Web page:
Actor sentenced in $650 million Ponzi scheme involving fake Netflix, HBO deal

An LA actor who orchestrated an elaborate Ponzi scheme that raised $650 million in bogus licensing deals with HBO and Netflix was sentenced to 20 years in federal prison.

In addition to jail time, US District Judge Mark C. Scarsi on Monday ordered Zachary Joseph Horwitz, 35, to pay about $230 million in restitution to more than 250 investors who bankrolled his business venture 1inMM Capital.

Prosecutors said Horwitz would use loans from one group of investors to repay the others, while taking millions of dollars to pay for his opulent lifestyle.

Some of his splurges include $700,000 for a celebrity interior designer to remodel his $5.7 million home in Beverlywood, Calif.

Horwitz relied on his personal relationships and “word-of-mouth” referrals to secure investors and told them he had experience in the media content distribution industry.

“Defendant Zachary Horwitz portrayed himself as a Hollywood success story,” prosecutors said in a court affidavit. “He branded himself as an industry player, who, through his company…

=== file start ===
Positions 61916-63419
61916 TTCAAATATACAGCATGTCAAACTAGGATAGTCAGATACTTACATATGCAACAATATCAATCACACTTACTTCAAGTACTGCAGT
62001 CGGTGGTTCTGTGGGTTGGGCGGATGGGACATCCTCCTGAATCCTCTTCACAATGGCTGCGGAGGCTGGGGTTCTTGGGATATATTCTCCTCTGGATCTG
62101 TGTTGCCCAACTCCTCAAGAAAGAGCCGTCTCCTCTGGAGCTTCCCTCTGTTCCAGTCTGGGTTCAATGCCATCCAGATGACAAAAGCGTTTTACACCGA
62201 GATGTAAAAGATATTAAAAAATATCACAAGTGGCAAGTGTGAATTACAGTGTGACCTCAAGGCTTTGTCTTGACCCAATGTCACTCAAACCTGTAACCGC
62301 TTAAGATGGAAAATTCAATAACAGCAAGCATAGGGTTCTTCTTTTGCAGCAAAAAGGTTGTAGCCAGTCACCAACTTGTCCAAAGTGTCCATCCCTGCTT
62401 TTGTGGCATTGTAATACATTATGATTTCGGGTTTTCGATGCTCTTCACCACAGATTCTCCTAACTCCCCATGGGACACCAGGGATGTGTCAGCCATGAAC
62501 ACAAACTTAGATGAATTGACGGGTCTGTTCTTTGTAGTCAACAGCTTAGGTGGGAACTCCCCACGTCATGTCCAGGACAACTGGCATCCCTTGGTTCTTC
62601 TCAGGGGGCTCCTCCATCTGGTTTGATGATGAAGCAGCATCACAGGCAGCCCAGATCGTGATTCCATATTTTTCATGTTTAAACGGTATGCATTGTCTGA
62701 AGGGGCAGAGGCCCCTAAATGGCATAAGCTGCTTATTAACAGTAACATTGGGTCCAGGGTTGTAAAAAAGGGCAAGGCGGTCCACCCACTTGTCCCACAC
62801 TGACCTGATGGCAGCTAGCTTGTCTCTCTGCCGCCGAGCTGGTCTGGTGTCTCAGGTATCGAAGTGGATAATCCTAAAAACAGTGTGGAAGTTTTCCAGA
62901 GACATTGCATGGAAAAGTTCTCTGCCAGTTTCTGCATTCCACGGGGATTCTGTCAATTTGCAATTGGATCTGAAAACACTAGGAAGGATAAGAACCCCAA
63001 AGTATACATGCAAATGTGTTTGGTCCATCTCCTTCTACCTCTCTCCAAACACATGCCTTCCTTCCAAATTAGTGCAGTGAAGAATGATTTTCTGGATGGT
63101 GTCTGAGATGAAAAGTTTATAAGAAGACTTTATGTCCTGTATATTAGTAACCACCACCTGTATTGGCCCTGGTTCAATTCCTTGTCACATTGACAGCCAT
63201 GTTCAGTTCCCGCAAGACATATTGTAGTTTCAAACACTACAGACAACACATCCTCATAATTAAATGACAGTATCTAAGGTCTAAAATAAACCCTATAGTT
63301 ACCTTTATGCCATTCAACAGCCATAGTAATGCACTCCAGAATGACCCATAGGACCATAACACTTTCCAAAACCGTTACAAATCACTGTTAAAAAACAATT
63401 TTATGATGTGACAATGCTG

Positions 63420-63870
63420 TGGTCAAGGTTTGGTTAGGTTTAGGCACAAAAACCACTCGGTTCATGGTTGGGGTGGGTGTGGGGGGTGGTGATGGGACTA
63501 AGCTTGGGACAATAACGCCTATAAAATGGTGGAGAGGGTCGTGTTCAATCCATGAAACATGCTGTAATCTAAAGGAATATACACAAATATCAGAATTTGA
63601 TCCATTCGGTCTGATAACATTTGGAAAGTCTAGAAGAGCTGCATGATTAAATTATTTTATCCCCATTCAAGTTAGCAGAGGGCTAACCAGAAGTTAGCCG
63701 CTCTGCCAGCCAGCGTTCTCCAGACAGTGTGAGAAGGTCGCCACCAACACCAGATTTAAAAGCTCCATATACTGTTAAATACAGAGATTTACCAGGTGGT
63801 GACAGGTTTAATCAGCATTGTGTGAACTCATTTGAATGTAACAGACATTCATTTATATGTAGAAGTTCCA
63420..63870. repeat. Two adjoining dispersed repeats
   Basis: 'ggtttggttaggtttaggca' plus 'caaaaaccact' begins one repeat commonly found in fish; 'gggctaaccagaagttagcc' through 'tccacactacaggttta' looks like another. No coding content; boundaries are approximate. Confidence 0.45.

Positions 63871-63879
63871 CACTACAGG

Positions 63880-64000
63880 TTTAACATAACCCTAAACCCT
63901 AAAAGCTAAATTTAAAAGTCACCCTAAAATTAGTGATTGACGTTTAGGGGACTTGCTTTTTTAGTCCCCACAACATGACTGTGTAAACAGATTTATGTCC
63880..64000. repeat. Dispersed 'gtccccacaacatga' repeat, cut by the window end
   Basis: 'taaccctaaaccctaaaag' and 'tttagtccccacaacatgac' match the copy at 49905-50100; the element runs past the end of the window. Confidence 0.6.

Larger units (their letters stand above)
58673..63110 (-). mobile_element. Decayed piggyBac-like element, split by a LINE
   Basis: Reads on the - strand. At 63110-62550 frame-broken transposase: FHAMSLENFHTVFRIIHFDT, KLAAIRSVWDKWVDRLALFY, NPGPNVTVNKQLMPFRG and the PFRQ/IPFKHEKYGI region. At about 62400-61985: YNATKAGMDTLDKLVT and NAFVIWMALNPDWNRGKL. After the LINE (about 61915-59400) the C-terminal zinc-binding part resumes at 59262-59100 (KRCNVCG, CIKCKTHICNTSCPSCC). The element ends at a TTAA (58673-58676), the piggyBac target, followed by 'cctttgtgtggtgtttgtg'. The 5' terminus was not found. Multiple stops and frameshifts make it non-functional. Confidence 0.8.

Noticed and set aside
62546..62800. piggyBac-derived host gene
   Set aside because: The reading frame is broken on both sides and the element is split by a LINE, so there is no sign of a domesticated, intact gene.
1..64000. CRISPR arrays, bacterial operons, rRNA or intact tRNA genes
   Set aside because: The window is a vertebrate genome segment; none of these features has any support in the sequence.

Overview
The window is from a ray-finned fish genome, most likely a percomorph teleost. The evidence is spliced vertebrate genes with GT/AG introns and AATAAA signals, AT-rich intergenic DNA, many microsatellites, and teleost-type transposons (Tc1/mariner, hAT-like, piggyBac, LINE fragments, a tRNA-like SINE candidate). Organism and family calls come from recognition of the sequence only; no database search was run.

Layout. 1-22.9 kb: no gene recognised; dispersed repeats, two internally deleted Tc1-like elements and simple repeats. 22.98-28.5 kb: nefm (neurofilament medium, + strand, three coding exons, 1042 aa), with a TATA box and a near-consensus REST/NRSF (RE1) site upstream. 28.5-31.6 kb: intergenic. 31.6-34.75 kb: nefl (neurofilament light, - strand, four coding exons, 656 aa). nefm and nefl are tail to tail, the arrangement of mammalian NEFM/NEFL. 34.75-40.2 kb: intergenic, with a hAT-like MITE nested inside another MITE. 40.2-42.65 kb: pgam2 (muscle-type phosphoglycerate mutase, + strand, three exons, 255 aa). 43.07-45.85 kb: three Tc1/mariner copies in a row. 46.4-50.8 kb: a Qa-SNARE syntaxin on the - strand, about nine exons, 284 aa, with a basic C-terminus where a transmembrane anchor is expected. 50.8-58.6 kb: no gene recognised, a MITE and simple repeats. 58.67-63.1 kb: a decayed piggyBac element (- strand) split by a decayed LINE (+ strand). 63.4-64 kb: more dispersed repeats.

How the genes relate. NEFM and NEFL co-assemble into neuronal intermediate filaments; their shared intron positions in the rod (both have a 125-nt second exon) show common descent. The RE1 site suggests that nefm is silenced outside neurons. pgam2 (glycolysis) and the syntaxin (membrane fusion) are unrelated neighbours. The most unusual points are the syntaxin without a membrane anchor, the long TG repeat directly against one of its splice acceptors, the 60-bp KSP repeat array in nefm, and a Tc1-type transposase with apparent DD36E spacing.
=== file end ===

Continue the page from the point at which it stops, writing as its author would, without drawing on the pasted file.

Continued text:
leveraged his relationships with online streaming platforms like HBO and Netflix to sell them foreign film distribution rights at a steady premium… But, as his victims came to learn, [Horwitz] was not a successful businessman or Hollywood insider. He just played one in real life.”

A federal grand jury indicted Horwitz on May 2021 with five counts of securities fraud, six counts of wire fraud and two counts of aggravated identity theft.

Horwitz also used some of the funds to finance low-budget films he appeared in, including “Gateway” and “The White Crow,” according to court documents.

From March 2014 to about December 2019, the con man raised millions of dollars from investors and promised them he was using their money to buy licensing rights to hundreds of movies that would be resold to HBO, Netflix and other platforms abroad, primarily in Latin America, prosecutors said.

“Horwitz showed investors numerous fictitious documents to substantiate his claimed deals with HBO and Netflix, including numerous fake movie distribution agreements,” according to the criminal complaint.

By 2019, 1inMM Capital started defaulting on its outstanding promissory notes, which guaranteed repayment on a specified maturity date. Investors were told they would receive 25 to 45 percent returns on their investment.

When investors began to complain, prosecutors said Horwitz used the names of actual HBO and Netflix employees to send fake emails and text messages to reassure investors that their payments would be delivered since they were “on the verge” of closing distribution deals.